I've been really busy this winter, but I've been able to do a lot of free thinking and introspection which helps me keep my mind healthy. It is important in this world full of alternate realities to be mindful and assess your growth and situation. Sometimes I am concerned that I won't be able to continue on so I have to reset and rest my mind even when I can't rest my body. I have had an eye injury since July that won't heal and it was discovered that I most likely have lupus, which I had already suspected because of my health history and other Dr's opinions in the past but hadn't really had time to think about since I started school. I was diagnosed with juvenile rheumatoid arthritis when I was about 12 and have had other debilitating periods of illness as well, so lupus makes sense. To accompany my scleritis, I have a discoid like rash on my hand and arm that doesn't respond to medication and comes and goes with the ebb and flow of my immune system. I don't have health insurance and am not eligible for any kind, believe me I've tried, so I just keep working because I'm afraid I'll get sick and won't be able to anymore. I'm terrified of losing my momentum and falling short but I think I'm a really strong person and I'm sure I'll get through this. I have an 18 hour credit semester staring me in the face and it's worrisome to me. I made the President's list last semester with 15 credits, so I'm sure I can do this. With the commute, work, and two kids, I really have a lot to do but loving what I'm doing sure helps.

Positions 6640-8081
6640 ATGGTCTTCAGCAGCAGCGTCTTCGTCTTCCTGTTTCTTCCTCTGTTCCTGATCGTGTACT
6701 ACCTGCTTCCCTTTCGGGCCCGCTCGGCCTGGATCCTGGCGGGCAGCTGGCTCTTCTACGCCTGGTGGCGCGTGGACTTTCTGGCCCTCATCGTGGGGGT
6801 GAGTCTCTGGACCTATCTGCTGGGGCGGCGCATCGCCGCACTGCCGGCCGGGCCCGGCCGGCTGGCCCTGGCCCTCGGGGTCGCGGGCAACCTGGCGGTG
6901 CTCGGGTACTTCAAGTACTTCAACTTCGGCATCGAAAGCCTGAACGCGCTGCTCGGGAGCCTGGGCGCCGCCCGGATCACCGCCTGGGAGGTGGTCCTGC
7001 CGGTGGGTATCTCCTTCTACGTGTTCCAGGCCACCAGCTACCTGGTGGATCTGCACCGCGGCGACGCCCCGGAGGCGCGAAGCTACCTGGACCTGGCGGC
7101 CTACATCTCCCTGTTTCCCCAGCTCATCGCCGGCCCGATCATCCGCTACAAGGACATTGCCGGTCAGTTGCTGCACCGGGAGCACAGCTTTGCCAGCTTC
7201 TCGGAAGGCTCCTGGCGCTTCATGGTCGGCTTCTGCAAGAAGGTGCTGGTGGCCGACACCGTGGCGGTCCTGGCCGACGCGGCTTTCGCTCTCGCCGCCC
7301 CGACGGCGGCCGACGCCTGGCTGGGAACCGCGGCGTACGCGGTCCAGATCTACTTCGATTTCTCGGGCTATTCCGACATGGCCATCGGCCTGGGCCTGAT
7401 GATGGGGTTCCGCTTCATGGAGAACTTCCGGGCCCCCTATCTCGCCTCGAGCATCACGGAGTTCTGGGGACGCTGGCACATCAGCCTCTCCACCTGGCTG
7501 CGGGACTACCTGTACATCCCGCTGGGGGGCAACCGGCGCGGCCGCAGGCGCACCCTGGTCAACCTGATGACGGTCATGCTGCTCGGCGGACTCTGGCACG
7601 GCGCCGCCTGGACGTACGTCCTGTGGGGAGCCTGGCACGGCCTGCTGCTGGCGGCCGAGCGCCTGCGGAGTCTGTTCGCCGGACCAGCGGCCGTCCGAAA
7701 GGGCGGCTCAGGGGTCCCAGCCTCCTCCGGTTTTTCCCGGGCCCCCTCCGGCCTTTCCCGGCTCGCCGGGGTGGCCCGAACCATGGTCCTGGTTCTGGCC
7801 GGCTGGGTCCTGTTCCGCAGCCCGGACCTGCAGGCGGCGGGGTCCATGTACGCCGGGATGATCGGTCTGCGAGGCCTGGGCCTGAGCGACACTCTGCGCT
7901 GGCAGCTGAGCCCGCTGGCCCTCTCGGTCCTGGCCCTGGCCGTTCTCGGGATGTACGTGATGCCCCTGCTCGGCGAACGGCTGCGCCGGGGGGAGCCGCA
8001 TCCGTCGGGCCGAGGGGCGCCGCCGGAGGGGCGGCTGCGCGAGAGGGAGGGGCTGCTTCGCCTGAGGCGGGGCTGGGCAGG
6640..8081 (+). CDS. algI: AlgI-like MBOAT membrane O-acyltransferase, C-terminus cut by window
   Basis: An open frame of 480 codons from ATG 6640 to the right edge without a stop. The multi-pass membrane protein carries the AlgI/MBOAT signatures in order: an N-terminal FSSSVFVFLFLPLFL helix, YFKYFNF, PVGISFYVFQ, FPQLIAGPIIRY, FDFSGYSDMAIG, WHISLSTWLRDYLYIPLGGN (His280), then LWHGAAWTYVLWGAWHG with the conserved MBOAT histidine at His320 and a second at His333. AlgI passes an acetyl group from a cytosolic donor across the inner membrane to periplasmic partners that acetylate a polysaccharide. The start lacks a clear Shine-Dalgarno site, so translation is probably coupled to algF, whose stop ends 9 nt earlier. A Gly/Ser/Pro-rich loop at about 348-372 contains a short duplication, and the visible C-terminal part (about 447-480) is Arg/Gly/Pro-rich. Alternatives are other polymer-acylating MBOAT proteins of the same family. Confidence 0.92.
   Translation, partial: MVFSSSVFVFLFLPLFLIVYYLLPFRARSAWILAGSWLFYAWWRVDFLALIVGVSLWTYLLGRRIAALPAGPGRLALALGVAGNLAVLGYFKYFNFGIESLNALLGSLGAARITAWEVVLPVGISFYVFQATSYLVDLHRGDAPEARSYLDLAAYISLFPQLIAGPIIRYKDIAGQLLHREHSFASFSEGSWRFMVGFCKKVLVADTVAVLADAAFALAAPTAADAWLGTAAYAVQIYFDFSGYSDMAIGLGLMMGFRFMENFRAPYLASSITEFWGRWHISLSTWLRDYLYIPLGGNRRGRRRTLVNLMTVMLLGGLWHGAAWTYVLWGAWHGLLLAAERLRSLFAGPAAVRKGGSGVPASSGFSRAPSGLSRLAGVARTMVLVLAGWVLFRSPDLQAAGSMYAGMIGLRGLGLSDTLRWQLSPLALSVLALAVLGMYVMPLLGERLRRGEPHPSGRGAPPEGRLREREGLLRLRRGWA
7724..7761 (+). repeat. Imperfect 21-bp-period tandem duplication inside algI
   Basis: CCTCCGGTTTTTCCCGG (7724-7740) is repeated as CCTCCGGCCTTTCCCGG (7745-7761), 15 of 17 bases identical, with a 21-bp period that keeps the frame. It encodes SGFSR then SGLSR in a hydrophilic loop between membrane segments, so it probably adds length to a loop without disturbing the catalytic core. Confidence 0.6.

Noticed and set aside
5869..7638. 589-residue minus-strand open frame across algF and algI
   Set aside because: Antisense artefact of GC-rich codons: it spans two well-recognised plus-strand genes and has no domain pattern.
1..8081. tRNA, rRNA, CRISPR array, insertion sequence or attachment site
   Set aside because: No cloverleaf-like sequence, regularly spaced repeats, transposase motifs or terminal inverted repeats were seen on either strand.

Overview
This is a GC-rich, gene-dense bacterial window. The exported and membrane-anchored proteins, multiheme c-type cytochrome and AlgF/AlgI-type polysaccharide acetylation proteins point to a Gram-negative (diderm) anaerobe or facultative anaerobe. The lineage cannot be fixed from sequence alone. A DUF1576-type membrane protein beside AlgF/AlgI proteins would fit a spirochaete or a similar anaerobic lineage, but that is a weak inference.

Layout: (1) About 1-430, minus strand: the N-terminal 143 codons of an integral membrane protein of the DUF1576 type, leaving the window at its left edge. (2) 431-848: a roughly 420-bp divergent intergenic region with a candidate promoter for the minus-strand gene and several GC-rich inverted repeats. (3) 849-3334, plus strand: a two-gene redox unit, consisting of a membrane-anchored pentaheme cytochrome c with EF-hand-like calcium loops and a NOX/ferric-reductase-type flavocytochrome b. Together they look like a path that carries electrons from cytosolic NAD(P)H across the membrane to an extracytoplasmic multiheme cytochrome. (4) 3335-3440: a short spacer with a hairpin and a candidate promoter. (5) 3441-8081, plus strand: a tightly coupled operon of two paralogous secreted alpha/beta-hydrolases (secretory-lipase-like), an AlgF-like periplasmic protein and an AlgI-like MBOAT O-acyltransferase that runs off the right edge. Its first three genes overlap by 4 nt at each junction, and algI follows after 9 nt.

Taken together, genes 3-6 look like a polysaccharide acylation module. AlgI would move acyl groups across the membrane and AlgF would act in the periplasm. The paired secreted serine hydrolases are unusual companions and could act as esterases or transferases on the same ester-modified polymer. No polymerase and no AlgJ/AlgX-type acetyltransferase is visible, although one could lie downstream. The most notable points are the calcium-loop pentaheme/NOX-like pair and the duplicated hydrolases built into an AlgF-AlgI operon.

If you read all of this, thank you. I hope my words find you well and that you have a mindful and peaceful winter break. I'll leave you with a music video that I completed for someone that asked me on Youtube. It's very abstract, I really enjoyed working with the Macro lens again and experimenting with materials and colors that aesthetically represented the song.


Kristen Ashton2 Comments